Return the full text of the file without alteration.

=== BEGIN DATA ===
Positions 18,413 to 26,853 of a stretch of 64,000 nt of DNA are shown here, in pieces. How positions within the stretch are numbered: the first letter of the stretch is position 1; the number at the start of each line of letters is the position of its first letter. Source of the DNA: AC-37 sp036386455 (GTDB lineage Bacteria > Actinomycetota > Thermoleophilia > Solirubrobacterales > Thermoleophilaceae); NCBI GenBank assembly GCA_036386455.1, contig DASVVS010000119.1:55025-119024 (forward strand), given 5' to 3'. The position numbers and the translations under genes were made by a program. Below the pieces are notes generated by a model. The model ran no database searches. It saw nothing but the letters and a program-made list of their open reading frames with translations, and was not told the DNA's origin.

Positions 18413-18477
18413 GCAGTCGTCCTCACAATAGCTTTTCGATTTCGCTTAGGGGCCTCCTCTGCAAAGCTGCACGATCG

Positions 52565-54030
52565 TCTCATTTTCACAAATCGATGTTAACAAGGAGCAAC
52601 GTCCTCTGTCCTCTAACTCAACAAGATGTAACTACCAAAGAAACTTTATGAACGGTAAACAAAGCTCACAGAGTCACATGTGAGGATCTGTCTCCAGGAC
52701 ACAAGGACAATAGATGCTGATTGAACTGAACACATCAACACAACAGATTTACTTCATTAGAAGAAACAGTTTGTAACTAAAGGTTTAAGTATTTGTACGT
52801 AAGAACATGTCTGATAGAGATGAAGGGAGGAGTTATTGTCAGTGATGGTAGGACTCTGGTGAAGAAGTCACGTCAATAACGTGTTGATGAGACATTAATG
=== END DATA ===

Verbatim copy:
Positions 18,413 to 26,853 of a stretch of 64,000 nt of DNA are shown here, in pieces. How positions within the stretch are numbered: the first letter of the stretch is position 1; the number at the start of each line of letters is the position of its first letter. Source of the DNA: AC-37 sp036386455 (GTDB lineage Bacteria > Actinomycetota > Thermoleophilia > Solirubrobacterales > Thermoleophilaceae); NCBI GenBank assembly GCA_036386455.1, contig DASVVS010000119.1:55025-119024 (forward strand), given 5' to 3'. The position numbers and the translations under genes were made by a program. Below the pieces are notes generated by a model. The model ran no database searches. It saw nothing but the letters and a program-made list of their open reading frames with translations, and was not told the DNA's origin.

Positions 18413-18477
18413 GCAGTCGTCCTCACAATAGCTTTTCGATTTCGCTTAGGGGCCTCCTCTGCAAAGCTGCACGATCG

Positions 52565-54030
52565 TCTCATTTTCACAAATCGATGTTAACAAGGAGCAAC
52601 GTCCTCTGTCCTCTAACTCAACAAGATGTAACTACCAAAGAAACTTTATGAACGGTAAACAAAGCTCACAGAGTCACATGTGAGGATCTGTCTCCAGGAC
52701 ACAAGGACAATAGATGCTGATTGAACTGAACACATCAACACAACAGATTTACTTCATTAGAAGAAACAGTTTGTAACTAAAGGTTTAAGTATTTGTACGT
52801 AAGAACATGTCTGATAGAGATGAAGGGAGGAGTTATTGTCAGTGATGGTAGGACTCTGGTGAAGAAGTCACGTCAATAACGTGTTGATGAGACATTAATG